Following up on last month’s big news— in which Bishop Thomas Paprocki of Springfield repeated his call for Senator Richard Durbin to refrain from receiving Holy Communion—Catholic World Report asked the bishop to explain the thinking that led up to it.
The bishop noted in the interview:
This decision was not intended to punish, but to bring about a change of heart. We’re all called to examine our hearts, and look to areas in need of change. It’s a call to conversion.
Senator Durbin was once pro-life. He changed somewhere along the line. I hope he comes back to his roots. I offer my prayers, and invite the faithful to do so as well, that this change happens.
CWR: What prompted you to make this policy public?
Bishop Paprocki: Many Catholic lay people were upset that Catholic members of Congress were voting in favor of abortion, and in this case, late-term abortion, which is particularly gruesome.
Bishop Paprocki: No, he didn’t go into any details. I don’t know why he changed his position. There were once many Democrats for life, but that group seems to be getting smaller and smaller.
I should add, however, that this is not an attack on the Democrat party. It is about abortion, and it applies to Republicans who vote in favor of it as well. There are pro-choice Republicans. In Illinois, our governor, Bruce Rauner, is a Republican. He recently signed into law HB 40, which provides taxpayer funding for abortion. Other states have taxpayer funding of abortion, but usually it is imposed by the courts. In our state, it came from our Democrat-dominated legislature. Governor Rauner had told Cardinal Blase Cupich of Chicago that he’d veto HB 40, but when it came to his desk, he flip-flopped and signed it. Cardinal Cupich and I were very upset with the governor and let him know. I bring this case up to make the point that with both political parties we hope there will be a greater movement towards protecting human life.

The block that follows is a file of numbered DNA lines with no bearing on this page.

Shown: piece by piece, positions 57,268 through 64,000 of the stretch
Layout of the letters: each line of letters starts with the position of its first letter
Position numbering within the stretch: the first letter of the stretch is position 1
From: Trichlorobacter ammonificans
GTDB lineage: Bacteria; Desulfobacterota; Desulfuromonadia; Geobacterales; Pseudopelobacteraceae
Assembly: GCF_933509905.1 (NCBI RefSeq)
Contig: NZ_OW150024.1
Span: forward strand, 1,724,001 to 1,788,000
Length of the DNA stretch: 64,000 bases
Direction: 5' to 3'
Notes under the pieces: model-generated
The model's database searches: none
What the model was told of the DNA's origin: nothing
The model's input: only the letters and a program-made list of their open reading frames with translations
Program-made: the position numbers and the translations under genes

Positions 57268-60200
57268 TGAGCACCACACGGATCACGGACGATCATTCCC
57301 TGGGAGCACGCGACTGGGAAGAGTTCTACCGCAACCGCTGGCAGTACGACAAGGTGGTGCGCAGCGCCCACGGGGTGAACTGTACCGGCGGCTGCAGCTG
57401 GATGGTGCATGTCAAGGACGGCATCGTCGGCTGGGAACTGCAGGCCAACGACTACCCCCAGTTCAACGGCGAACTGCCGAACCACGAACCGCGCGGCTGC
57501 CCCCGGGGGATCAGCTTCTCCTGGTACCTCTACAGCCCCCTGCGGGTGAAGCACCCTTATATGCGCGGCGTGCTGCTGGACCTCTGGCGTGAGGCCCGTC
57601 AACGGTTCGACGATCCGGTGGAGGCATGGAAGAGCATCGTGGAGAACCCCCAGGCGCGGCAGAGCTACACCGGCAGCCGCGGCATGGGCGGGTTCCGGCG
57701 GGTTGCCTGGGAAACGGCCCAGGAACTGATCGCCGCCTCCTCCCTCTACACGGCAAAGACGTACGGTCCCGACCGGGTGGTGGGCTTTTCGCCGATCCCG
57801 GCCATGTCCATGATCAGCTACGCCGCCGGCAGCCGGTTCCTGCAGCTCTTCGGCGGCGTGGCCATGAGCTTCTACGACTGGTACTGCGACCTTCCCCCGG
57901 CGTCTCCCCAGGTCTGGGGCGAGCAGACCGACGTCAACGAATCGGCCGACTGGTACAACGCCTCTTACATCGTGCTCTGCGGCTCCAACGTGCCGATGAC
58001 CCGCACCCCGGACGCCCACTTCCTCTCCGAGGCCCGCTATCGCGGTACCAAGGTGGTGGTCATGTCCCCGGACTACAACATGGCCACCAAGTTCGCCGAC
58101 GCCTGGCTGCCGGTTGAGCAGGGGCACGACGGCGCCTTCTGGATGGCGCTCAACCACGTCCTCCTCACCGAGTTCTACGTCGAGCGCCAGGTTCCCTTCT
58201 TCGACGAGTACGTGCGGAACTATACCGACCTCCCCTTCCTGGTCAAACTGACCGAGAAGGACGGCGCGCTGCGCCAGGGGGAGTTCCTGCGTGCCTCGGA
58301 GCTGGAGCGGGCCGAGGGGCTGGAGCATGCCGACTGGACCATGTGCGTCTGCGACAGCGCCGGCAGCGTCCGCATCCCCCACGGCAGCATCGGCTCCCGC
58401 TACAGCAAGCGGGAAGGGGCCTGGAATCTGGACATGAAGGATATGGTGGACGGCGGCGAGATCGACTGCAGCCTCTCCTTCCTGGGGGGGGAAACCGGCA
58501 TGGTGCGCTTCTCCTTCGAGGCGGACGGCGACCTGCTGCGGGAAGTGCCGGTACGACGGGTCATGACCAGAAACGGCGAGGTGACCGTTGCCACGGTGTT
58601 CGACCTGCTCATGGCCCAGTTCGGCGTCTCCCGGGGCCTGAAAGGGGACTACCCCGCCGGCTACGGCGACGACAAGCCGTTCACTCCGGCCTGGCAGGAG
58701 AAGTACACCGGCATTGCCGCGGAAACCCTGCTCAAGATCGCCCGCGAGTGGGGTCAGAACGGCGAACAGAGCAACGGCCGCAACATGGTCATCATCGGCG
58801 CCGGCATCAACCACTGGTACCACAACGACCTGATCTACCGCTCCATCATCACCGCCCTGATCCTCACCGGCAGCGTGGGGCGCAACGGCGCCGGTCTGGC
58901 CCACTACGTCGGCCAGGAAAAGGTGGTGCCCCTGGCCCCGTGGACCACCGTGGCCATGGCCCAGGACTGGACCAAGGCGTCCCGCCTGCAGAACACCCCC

CWR: Please explain the penalty Senator Durbin has incurred. How does this compare to excommunication?
Bishop Paprocki: Excommunication goes farther, placing a person outside of the community, not just barring him from Holy Communion. There are other implications.
A person prohibited from Communion, or even excommunicated, should still go to Mass, however. They have the obligation to attend, and can pray without going to Holy Communion.
CWR: And what if they present themselves for Communion?
Bishop Paprocki: No one wants a confrontation. These matters are usually addressed in private conversation, as was done by Msgr. Vann in Senator Durbin’s case. This meeting does not take place in church.
This does not only apply to politicians. I have had this conversation with the divorced who have remarried without an annulment. Such a person is not eligible to receive Communion.
Hopefully the person would have the integrity to not make a scene. To his credit, Senator Durbin has honored this decision in our diocese. But if such a person came to me when I was distributing Holy Communion, while I would prefer not to have a confrontation, I would invite that person to make a spiritual Communion.
Read it all. There’s much more that helps put this issue into context.